By Ken Potts
This is a Thanksgiving story worth retelling.
A friend of mine was part of a turkey raffle through a service organization she belongs to. And, much to her surprise, she won.
What to do with a 25-pound frozen turkey? She considered bowling (you remember turkey bowling), but decided against it. She was single and her mother already had bought a turkey for her family's dinner. All her friends had been taken care of, too.
Except one, she realized.
On her drive to work she had gotten into the habit of stopping at a fast-food restaurant. As a regular, she was soon recognized by the staff and had even struck up conversations with a few.
One man in particular had been outgoing and friendly. She would often go to his cash register, even if it took a bit longer, just to say "hi."
Earlier in the week, on a slow day at the restaurant, she had casually asked him what he was doing for the holidays. A rare frown crossed his brow. "Not sure; not sure," was his reply.
It turned out that he had four teenagers at home. He had lost two jobs in the tech industry; both he and his wife now worked two jobs to make ends meet. The challenge of paying rent, buying clothes and putting food on the table was usually all they could handle.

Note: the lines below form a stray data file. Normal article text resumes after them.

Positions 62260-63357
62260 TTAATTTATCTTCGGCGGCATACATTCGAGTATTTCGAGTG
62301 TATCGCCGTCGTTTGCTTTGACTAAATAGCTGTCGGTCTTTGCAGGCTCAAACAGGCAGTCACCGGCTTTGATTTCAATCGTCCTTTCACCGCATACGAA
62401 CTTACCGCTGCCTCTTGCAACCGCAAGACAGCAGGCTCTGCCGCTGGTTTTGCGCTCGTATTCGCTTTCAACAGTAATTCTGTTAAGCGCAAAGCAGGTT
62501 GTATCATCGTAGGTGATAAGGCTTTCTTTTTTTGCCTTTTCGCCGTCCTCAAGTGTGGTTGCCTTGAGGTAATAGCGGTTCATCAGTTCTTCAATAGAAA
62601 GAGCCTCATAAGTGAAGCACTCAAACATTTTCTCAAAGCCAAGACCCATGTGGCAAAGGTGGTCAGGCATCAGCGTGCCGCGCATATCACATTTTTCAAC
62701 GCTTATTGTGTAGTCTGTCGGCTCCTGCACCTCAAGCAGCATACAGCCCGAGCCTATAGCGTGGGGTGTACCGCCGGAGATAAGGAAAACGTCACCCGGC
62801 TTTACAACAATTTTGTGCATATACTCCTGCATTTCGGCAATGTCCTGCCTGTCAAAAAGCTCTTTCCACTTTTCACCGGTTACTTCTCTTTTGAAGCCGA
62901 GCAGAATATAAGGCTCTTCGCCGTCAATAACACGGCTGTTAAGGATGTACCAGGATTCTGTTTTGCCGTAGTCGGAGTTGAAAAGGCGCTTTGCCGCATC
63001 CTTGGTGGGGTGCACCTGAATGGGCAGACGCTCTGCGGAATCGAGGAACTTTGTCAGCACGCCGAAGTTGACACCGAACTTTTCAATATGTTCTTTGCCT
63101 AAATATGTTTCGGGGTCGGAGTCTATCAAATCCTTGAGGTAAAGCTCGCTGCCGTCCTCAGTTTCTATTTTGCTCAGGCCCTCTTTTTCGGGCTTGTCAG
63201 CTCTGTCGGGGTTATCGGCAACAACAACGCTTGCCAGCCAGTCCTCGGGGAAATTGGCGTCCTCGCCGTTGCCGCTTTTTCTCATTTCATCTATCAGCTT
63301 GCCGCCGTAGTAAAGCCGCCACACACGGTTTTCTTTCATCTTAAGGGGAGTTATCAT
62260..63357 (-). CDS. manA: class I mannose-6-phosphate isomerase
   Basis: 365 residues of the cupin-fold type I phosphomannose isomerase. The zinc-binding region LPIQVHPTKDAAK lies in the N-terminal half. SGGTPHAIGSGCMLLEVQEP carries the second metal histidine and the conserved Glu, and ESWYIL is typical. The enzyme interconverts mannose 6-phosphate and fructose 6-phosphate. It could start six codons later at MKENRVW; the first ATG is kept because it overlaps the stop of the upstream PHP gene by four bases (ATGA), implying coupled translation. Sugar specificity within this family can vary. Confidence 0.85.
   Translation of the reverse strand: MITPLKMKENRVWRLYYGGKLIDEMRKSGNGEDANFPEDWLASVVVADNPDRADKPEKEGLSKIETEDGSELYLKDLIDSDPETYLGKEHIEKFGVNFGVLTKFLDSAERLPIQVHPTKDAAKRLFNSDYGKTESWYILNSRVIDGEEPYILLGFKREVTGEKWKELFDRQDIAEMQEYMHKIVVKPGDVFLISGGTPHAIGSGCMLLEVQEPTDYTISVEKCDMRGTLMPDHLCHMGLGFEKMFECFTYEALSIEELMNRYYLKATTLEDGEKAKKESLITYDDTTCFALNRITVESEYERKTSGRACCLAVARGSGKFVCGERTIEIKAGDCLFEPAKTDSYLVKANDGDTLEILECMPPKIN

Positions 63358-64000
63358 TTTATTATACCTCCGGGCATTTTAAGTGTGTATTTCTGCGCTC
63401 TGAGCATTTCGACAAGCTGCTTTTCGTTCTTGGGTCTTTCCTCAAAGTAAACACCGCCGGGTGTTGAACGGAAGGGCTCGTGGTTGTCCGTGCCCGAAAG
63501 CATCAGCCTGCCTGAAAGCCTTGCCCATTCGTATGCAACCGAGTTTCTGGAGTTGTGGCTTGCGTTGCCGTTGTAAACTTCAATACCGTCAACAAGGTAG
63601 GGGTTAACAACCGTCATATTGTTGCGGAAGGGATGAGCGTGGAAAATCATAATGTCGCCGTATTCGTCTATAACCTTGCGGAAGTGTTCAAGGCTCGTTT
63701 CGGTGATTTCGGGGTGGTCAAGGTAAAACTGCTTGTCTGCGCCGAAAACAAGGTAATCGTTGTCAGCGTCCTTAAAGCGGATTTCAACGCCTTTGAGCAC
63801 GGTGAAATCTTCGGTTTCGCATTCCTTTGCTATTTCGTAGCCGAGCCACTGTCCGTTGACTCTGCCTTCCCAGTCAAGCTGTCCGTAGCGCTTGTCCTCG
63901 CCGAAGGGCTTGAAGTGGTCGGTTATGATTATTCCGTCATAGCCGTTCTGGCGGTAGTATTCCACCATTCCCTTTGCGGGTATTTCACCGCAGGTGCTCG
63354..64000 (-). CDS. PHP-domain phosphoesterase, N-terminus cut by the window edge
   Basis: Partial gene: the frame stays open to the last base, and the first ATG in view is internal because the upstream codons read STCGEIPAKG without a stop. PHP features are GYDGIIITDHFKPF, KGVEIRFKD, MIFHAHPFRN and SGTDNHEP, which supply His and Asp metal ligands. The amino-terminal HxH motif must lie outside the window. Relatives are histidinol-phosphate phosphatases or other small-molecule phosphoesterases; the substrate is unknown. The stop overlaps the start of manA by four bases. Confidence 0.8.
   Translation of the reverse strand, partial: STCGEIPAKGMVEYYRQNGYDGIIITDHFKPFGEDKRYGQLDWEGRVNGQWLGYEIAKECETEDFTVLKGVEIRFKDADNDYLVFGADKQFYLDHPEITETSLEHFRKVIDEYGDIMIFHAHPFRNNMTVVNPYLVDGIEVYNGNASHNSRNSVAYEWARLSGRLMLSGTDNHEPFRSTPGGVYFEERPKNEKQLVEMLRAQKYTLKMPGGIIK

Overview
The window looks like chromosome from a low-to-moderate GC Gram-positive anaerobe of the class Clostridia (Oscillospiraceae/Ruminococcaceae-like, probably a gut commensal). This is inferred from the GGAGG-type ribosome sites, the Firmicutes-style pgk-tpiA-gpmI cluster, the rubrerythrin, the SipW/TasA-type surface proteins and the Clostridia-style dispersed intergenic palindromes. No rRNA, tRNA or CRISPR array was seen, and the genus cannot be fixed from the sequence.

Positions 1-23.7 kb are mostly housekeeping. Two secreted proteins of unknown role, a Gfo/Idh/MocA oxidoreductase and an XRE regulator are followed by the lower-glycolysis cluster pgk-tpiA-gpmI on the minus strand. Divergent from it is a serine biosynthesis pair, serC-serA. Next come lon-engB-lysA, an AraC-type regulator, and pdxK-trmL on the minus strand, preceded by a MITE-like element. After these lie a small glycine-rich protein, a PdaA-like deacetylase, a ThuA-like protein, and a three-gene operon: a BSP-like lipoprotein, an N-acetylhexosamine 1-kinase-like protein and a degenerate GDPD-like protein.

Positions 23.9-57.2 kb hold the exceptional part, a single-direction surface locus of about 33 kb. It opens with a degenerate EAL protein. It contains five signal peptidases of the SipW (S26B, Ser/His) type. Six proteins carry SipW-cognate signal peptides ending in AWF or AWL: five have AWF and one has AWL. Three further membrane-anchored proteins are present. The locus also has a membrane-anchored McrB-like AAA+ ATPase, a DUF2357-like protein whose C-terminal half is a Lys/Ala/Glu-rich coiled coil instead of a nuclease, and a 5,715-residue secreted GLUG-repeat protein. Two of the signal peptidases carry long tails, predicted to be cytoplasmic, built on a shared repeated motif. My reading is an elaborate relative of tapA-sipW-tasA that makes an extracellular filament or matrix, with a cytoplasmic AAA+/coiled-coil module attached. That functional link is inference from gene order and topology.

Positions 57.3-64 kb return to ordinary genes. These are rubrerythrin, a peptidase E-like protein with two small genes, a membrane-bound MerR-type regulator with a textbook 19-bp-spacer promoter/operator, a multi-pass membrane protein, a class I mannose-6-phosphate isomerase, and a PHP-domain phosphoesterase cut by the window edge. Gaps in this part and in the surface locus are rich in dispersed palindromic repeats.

I wish somebody had been videotaping my friend's visit to the restaurant the day after she won the turkey raffle. Imagine the scene: She walks in, casually strolls up to the counter and drops 25 pounds of frozen bird in front of her favorite cashier.
Now, as my friend finished the story, she smiled and confessed, "It was the best Thanksgiving I've ever had."
The best Thanksgiving she had ever had. It is one of those truths that we so often forget, or even ignore. The gift giver almost always receives as much, perhaps even more, than the gift receiver.
Around Thanksgiving or Christmas, we are most likely to remember this truth on our own. We give more to our friends, families, charities, etc., at these times. Some charities, in fact, are almost overwhelmed with gifts and volunteers. And if we are honest with ourselves, we would have to confess that it's not simply altruism behind our giving, it is also the reward we know we receive in return. Giving is important not only to our societal health, but to our own emotional health as well.
I'll give you a challenge. For the next few weeks, find at least one opportunity each day to give to someone else. These could be gifts of time, money, food or whatever.
Each time you give, monitor your own emotional response. What you likely will find is that you feel less self-absorbed, more content and more fulfilled when you focus on meeting the needs of others. Though such regular giving is not a cure-all, it will almost always change your life for the better.